Good news this time. The number of bloodstream infections in intensive care unit patients with central lines decreased by 58% over the last 10 years according to a new CDC Vital Signs report. This decrease saved 27,000 lives and $1.8B in excess health care costs. Bloodstream infections in patients with central lines can be deadly, killing as many as 1 in 4 patients who gets one.
Most hospital Infectious Disease Committees follow central line infections very closely these days. Back in the day (about 10-15 years ago), it was common practice to put in central lines at the bedside with only a pair of sterile gloves. Now most hospitals require full gowning, face mask, and cap, along with full sterile draping of the patient. This is even required now in many ORs for central lines put in patients right before surgery.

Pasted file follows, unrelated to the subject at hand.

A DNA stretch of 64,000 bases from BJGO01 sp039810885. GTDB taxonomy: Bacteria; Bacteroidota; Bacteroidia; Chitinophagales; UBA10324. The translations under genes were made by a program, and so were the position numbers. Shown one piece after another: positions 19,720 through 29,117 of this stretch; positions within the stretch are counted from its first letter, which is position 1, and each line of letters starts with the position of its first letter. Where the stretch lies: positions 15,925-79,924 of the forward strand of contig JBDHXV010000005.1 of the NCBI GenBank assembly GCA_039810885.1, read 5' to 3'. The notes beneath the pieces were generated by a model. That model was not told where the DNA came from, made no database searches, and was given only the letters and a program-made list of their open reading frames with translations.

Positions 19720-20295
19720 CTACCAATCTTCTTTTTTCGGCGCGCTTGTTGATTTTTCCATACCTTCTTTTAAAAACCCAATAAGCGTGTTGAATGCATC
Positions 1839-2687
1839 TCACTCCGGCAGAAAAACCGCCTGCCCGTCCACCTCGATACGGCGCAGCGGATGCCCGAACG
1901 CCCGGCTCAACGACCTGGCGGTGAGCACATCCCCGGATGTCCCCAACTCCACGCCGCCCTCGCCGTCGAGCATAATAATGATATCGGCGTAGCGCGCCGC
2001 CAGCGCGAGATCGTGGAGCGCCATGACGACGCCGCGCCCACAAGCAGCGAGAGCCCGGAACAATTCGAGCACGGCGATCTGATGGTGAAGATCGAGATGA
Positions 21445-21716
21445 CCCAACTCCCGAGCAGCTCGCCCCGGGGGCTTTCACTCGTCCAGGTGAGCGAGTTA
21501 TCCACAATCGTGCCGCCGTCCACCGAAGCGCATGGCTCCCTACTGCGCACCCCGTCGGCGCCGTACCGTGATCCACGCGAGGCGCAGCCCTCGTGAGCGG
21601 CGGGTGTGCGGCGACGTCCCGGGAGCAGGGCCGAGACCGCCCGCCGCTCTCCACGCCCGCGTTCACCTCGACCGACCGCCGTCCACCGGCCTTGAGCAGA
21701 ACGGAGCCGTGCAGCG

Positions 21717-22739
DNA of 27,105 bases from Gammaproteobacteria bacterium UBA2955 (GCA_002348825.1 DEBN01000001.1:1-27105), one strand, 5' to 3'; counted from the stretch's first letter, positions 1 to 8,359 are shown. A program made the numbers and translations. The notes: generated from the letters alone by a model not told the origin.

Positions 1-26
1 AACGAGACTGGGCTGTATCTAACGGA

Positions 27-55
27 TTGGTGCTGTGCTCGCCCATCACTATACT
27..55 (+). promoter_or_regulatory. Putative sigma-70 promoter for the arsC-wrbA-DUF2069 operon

You can check out our website dedicated to preventing Healthcare Associated Infections. We also help facilitate communication through the hospital association for facilities that are participating in the national collaborative “On the Cusp” to prevent blood stream infections. Part of our strategic initiatives for 2011 is to help address blood stream infections in hemodialysis units so our prevention efforts will be extending beyond acute care hospitals.
By the way- a “central line” and a simple “IV” are different things. Central lines are inserted into large veins and are pretty big because they need to handle a large volume. Simple IV’s usually go into veins. IV’s have a much lower risk of infection.